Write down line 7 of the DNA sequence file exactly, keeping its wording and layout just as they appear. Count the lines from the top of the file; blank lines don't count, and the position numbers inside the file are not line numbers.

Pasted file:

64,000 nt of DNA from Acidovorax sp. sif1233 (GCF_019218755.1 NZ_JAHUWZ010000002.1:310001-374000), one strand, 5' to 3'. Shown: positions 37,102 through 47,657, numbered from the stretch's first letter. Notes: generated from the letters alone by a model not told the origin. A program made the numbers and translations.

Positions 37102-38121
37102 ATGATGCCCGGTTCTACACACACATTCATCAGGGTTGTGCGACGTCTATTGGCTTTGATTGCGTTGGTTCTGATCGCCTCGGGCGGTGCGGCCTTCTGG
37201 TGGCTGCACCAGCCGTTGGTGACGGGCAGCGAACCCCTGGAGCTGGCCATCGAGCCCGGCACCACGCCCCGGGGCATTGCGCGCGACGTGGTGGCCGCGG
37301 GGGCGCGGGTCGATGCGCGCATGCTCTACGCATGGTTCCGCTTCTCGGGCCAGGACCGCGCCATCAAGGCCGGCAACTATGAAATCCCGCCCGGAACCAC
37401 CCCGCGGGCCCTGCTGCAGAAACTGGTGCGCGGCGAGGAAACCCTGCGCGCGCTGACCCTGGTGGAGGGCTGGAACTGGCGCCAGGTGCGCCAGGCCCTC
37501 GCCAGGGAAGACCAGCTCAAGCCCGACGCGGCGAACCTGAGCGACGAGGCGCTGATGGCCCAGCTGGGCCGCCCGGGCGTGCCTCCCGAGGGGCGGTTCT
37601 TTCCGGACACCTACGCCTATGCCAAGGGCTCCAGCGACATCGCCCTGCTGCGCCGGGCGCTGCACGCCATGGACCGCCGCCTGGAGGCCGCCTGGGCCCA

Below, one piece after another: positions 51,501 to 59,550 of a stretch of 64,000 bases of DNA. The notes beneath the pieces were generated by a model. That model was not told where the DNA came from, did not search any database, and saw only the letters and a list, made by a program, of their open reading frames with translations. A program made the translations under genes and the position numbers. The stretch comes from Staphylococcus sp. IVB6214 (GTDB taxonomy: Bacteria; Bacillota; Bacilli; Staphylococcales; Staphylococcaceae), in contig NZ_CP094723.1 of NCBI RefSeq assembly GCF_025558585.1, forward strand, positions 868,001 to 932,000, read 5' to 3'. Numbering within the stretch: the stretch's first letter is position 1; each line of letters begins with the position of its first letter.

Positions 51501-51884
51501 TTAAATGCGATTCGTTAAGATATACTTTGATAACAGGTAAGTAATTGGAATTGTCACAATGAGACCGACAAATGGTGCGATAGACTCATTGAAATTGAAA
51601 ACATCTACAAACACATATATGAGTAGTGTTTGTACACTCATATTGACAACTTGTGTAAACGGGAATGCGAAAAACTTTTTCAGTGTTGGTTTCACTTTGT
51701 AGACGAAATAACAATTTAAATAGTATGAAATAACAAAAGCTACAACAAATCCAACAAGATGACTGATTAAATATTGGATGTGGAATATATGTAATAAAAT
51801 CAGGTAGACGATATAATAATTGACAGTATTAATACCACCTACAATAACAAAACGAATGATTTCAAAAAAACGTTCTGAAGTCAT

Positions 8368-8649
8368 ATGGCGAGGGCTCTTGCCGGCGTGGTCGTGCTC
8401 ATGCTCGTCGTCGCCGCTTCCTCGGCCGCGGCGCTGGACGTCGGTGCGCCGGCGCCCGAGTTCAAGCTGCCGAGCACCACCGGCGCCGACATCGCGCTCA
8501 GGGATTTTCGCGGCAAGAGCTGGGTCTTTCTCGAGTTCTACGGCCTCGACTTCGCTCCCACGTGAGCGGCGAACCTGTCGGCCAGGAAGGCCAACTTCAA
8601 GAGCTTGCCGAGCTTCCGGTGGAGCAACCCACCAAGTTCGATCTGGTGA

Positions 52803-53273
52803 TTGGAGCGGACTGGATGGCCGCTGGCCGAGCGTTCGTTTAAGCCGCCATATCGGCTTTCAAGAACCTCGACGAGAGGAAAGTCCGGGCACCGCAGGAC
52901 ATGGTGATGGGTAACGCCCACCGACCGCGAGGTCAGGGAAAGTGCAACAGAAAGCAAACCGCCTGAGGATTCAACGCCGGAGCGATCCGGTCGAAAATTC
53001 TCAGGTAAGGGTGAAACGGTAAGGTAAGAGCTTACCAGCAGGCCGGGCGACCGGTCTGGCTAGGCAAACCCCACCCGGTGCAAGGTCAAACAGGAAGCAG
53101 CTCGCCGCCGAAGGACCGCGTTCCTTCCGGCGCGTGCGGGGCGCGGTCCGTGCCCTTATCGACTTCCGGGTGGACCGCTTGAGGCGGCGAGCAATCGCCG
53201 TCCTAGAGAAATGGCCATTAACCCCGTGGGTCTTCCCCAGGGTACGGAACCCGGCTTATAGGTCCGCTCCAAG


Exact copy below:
37501 GCCAGGGAAGACCAGCTCAAGCCCGACGCGGCGAACCTGAGCGACGAGGCGCTGATGGCCCAGCTGGGCCGCCCGGGCGTGCCTCCCGAGGGGCGGTTCT